• Mobile iOS Design
  • UX Design
  • Visual System

About Remembrain

At the beginning of each new semester or school year, teachers are faced with the challenge of remembering names for a large number of new students. Teachers need an experience to help match faces to names, with the goal of shortening the time needed to reach complete un-aided accuracy. Remembrain provides teachers with various methods to assist with that memorization. 


Researching How Memory Works

Dual N-Back training is proven to transfer training results to other brain activities. The training consists of a sequence of signals shown to you one by one. There are two types of signals, audio and visual. In the process, you have to match signals shown to you now to signals shown earlier; it’s like a game. For Dual 1-Back you have to match the current signal with signal shown on the previous step (one back); for Dual 2-Back - with the signal shown before previous (two back), etc. Findings suggest that dual n-back working memory training may not benefit working memory or fluid intelligence in healthy adults. Further investigation is necessary to clarify if other forms of working memory training may be beneficial, and what factors impact training-related benefits.


Working memory is short-term memory, but it accounts for different types of information stored. To summarize the model, retention occurs when the subject is actively attending to the stimuli being stored. One remembers things more when they are trying to remember them; actively participating by listening, repeating, and comprehending while the short-term memory is still in place. The working memory model applies to real life tasks; reading is the phonological loop (spoken and written material), problem solving is the central executive (classifies which information goes where in the brain) , and navigation is the visuo-spatial processing (deals with visual and spatial information).


Who is gonna use this?


Target users are Professors and Teachers ranging from elementary school to college-level classrooms with at most 50 students per class. Personas that would be interested in using this app are enthusiastic about teaching and want to learn their students names.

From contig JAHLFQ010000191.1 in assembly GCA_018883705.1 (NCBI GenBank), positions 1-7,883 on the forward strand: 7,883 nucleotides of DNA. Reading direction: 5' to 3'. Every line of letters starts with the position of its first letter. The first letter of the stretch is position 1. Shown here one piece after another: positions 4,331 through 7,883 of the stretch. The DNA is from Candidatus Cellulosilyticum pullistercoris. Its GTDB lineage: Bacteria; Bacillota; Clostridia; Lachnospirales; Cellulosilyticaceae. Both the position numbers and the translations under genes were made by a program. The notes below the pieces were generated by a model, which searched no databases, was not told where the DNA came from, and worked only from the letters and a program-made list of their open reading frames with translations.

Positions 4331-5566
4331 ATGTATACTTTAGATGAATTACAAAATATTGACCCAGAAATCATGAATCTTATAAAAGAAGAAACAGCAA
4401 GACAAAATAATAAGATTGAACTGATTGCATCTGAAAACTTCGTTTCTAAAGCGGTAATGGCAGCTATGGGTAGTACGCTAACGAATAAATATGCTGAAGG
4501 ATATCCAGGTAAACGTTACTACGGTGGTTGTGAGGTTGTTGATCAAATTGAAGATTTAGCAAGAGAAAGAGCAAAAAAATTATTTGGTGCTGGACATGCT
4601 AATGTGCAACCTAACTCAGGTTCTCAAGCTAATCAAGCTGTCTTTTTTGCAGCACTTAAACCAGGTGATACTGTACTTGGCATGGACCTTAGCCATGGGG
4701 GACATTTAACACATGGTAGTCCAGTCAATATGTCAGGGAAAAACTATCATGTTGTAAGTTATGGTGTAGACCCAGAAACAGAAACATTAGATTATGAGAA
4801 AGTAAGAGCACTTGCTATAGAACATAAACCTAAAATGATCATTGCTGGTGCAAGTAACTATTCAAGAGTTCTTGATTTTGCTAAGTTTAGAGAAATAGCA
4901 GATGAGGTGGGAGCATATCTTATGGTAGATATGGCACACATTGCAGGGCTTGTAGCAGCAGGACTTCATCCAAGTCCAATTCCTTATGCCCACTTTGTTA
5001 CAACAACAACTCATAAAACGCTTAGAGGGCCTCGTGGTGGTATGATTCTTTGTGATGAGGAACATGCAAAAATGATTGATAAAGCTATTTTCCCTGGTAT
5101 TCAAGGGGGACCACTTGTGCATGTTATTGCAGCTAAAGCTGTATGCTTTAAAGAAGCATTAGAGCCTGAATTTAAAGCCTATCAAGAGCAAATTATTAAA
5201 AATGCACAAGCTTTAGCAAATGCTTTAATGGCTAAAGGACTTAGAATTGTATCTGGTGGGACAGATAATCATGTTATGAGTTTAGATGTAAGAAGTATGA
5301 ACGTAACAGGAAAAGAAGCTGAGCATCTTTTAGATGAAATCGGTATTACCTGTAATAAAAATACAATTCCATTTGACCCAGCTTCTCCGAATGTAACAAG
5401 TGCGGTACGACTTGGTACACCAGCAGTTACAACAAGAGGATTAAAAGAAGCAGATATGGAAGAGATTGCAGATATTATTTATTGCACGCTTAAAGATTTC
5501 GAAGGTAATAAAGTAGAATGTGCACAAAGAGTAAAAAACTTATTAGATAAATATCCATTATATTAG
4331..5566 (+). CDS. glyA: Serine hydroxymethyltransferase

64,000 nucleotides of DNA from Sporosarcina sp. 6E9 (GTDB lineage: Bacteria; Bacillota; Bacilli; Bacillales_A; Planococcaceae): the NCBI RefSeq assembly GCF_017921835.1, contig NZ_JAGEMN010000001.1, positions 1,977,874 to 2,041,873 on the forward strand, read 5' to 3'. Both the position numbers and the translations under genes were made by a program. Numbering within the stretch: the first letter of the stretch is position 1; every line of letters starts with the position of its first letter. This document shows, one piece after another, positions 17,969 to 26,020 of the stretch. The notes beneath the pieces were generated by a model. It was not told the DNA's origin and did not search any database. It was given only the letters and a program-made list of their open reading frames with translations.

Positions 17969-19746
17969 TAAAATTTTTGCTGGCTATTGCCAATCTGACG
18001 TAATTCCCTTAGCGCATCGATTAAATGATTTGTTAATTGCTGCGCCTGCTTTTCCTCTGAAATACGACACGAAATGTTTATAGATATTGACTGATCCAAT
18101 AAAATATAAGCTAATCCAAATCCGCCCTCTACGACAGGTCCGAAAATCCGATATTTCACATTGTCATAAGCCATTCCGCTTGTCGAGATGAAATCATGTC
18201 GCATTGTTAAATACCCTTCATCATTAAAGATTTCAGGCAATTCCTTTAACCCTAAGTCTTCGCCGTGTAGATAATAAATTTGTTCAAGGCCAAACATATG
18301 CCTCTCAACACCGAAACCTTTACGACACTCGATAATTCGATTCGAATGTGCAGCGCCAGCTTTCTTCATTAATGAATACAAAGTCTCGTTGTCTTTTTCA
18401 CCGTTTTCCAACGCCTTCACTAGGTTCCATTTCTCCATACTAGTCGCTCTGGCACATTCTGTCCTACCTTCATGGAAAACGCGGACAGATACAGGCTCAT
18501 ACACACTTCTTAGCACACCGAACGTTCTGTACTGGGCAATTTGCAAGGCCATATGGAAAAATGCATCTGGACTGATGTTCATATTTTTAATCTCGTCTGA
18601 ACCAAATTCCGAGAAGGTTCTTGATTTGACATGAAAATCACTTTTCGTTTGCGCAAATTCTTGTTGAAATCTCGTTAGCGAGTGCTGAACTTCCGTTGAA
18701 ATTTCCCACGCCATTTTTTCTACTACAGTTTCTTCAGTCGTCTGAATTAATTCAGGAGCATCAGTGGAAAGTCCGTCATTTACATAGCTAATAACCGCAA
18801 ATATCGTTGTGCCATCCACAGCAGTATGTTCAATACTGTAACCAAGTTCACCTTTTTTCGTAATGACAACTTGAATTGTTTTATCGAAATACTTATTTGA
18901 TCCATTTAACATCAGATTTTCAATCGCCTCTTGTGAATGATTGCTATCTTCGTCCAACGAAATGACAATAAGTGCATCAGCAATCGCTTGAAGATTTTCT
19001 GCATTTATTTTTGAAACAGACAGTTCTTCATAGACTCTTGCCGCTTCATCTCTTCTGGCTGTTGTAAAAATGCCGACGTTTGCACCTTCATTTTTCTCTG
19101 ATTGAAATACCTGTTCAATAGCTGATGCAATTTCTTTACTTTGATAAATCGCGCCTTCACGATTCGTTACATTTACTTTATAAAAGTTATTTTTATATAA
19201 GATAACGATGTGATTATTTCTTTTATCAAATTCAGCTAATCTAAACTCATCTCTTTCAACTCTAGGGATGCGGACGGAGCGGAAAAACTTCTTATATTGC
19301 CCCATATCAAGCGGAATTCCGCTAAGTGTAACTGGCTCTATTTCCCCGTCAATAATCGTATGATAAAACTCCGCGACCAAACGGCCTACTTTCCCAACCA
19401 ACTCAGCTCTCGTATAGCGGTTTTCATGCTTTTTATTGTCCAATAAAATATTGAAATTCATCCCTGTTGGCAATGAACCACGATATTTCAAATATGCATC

How Does A user navigate this app?


I created a flow for users to collect all their data on the first day of class with minimal effort added to their typical first day of class. If the professor takes a little time on the first day of class to go over student names, then they will be able to practice using the app for the coming weeks. The first day of class is typically very easy-going; it consists of introductions and going over the class syllabus. This app integrates into the time when classes already run through introductions on the first day. 



Ideas on Paper

I began with sketching out my initial ideas. The app must remain simple and easy to use. I knew that I wanted the focus to be on the ability to quickly select a game to practice. This need for simplicity made me decide on a homepage consisting of the game selections, while a secondary homepage lists all classes.


Branding and Aesthetics

Colors and Text.jpg

The Final Designs


A quirky interface that welcomes the user to have some fun while they're working hard to memorize names. 


Adding students to a new class list is easy with multi-face recognition. Teachers don't have a lot of time at the beginning of class to enter a bunch of data; so this process allows teachers to save the faces and enter names later if in a rush.


Two types of games are shown below; traditional flash cards, and matching a face to a given name. Reminders to refresh your memory will notify users before class begins and when memory begins to fade.


What happens next?


This is only a small section of what this app has to offer. With the tested and proven methods of memory, this app will assist with mobile name memorization. It could expand into a desktop version for teachers that work on computers more often than on smart phones.